In recent weeks, Michelle Obama has been featured in multiple photos wearing sleeveless shirts and dresses (including official portraits, magazine covers, and her husband’s address to Congress). As we’ve all seen, the woman has awesome arms. While some people have commented that she’s taking the bare-arms look to an extreme, I don’t think there’s anything wrong with being proud of something you’ve worked so hard to obtain.
Let's face it, even if everything on Ms. Obama’s body was as toned as her arms, it wouldn’t be appropriate for her to show it in public. She may have enviable legs, but we’ve only seen them from the knees down (that’s all I’ve ever seen, at least). And if she had six-pack abs, it’s not like she could walk around in midriff-bearing tops. The arms are her only option.
Defined arms are an outward, easy-to-see symbol of physical strength. I’ve been checking out my arms in the mirror ever since I started lifting weights regularly in the summer of 2007, and I wouldn’t be surprised if every lady who’s ever purposefully hoisted a dumbbell has done the same.
Last year I went out of my way to compliment a woman whose arms I admired in a public restroom -- and she was thrilled. I can’t help it. I like seeing a woman with muscles in her arms. I’m not talking about gigantic, over-inflated, steroid-assisted, body-building arms. I’m talking about arms that look like they could hoist heavy things with ease instead of having to ask for help. I feel proud when someone notices my arms, and I suspect that’s the same feeling Michelle Obama gets when she wears something sleeveless.
One fitness blogger in particular, MizFit, has inspired many readers -- not only with her toned arms, but with the advice and encouragement she gives to help people achieve similar results. MizFit has a great motto that I’ve adopted as one of my own: “Don't be afraid to take up space in the world.” I take "space," in this instance, to mean not being afraid of physical strength -- physical power -- and not being apologetic.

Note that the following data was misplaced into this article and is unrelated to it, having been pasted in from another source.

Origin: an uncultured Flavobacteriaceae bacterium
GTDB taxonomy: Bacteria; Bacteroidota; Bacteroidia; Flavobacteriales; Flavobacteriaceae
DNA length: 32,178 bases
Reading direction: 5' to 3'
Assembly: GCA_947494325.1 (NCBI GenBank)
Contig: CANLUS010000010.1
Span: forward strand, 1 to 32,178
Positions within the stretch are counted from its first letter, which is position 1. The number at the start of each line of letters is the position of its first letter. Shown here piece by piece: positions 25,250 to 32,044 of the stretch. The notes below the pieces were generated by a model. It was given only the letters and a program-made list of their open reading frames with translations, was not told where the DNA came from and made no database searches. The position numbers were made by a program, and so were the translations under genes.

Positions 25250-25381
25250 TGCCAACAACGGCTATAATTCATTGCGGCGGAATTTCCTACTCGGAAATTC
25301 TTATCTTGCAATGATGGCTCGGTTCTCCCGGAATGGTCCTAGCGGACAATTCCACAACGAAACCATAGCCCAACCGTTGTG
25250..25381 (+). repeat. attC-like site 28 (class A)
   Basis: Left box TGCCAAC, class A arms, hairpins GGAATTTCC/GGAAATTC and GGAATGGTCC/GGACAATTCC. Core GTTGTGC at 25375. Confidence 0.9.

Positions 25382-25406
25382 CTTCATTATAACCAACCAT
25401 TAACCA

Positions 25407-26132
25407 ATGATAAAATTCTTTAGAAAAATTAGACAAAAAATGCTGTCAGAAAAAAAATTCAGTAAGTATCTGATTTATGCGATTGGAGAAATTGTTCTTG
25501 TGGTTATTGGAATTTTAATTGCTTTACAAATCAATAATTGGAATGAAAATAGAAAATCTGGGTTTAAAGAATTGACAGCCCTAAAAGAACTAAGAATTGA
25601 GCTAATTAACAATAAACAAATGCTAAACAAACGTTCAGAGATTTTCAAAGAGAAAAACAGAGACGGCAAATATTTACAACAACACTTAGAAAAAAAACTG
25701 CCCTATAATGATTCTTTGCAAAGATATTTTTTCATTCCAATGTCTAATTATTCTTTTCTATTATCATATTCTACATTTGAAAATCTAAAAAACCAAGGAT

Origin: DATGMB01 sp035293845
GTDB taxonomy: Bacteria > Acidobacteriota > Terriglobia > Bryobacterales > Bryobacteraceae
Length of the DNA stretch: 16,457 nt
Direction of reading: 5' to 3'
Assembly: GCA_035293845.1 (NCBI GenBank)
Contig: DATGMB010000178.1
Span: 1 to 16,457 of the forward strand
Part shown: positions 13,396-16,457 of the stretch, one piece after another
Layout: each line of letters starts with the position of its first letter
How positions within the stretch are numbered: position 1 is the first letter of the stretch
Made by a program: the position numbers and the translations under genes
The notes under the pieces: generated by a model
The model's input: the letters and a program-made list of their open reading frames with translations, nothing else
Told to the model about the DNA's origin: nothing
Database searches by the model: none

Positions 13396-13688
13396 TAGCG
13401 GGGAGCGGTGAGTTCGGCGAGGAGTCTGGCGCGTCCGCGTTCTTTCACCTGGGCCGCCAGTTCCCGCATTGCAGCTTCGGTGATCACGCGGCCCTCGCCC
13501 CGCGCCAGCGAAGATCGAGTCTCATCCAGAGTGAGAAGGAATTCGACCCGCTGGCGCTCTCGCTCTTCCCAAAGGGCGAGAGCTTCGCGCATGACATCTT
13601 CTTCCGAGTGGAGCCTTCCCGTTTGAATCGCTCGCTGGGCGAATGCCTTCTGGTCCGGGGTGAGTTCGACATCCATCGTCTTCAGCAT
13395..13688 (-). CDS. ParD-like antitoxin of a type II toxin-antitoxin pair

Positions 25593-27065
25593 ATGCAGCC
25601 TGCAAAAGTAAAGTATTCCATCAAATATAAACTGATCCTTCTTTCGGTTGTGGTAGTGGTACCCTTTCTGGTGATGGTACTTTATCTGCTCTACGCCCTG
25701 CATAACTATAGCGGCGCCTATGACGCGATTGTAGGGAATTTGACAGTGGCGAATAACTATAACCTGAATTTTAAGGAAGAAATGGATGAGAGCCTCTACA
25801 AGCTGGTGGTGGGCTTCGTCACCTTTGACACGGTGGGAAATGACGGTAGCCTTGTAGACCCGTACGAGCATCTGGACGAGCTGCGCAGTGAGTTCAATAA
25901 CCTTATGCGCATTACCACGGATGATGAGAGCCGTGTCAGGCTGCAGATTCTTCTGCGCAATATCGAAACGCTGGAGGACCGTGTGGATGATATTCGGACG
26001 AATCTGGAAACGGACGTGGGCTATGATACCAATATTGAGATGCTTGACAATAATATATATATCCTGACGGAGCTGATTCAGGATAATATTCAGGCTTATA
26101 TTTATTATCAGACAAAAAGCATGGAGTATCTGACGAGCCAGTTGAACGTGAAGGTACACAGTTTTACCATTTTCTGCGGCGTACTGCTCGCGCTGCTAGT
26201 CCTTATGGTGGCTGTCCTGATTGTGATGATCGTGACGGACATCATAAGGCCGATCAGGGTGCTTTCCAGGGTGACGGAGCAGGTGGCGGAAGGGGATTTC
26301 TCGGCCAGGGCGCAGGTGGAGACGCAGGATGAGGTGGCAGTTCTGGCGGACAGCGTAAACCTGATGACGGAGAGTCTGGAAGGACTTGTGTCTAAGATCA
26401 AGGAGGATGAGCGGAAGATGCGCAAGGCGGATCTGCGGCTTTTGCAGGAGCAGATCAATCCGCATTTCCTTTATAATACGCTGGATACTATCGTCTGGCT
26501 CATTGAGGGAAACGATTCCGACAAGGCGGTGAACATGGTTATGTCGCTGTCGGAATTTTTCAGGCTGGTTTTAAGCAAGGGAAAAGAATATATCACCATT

Results don’t happen overnight, so it’s important to stay motivated. It took months before I noticed a discernible change in the shape of my arms, but it will be different for everyone depending on your starting point and how much effort you’re willing to put in.
As for having arm-lust, I admit that I do. For Michelle Obama’s arms, for MizFit’s, for the random lady I met in the restroom last year, and for my own. If someone is proud of their arms, they shouldn't be afraid to show it -- I don’t care whether they’re 20 years old, or 40, or 60. It doesn’t matter if they do manual labor for a living or if they’re First Lady of the United States. Michelle Obama isn’t hiding her physical assets, and neither am I.
When you see a pair of toned, muscular arms on a woman, does it make you want to work harder?
I’m not the only one who finds it interesting when so much attention is placed on someone’s arms. Via email, BlogHer contributing editor Megan Smith said:
I just find it interesting the interpretations that can be made by someone wearing something sleeveless and exposing a part of her body that signifies strength.
The arms carry things, the arms embrace, the stronger they are, it's perceived, the stronger the woman. The subtle cues and how we react to them are fascinating.
Lynn’s Weigh says Thank You, Michelle Obama!
I’d like to thank the First Lady for encouraging me to go for three sets on the strength training today. After the first two, I whined, “Ugh, I’m tired, I want to stop.” Then I remembered the picture of Michelle Obama in that rockin’ pink dress on the cover of People magazine last week. Do you see those arms? Um...yeah...I want me some of those.
Vanessa: Unplugged says First Lady Michelle Obama Looks Fabulous: Deal with it!
It’s such a shame that media air time has been wasted on the First Lady’s penchant for sleeveless ensembles. [...] [She] has awesome arms and legs. Actually, she has the total package so let’s just admire her for practicing proper nutrition and exercise rather than the foolishness about her arms on display.
Irish Times: Kate Holmquist says First Lady spurs new arms race.
Pleasing her man by appearing feminine and frail is not a look that Michelle Obama pursues, or would even consider. Yet, her arms aren’t too muscular; they’re within the boundaries of acceptable female strength. No steroids here, just the discipline for early morning work-outs. [...]
Arms that can work and hold and inspire are an erogenous zone that all women can aspire to, while remaining intelligent women, because arms are as androgynous as they are erogenous. Well-toned arms say: “I’m a woman, I’m equal but I’m still beautiful.”
Leslie Goldman from Never Say Diet agrees that Michelle Obama is a positive fitness role model.
At first blush, all the focus on her upper body (versus her brains, for example) made me mad. But the more I write about it, I realize it could be flipped around and looked at from a positive light -- she can serve as a wonderful fitness role model for young girls and women across the nation -- and the world. She is such a high-profile figure and she exercises, stays strong and places an emphasis on taking good care of her body without being too thin. That could go a long way towards inspiring others to do the same.
New York Times: Michelle Obama Goes Sleeveless, Again
Huffington Post: Michelle Obama Loves to Flaunt Her Arms
Orlando Sentinel: Michelle Obama's arms are becoming her trademark
On BlogHer, Liz Gumbinner recently talked about the First Lady’s right to bare her arms.
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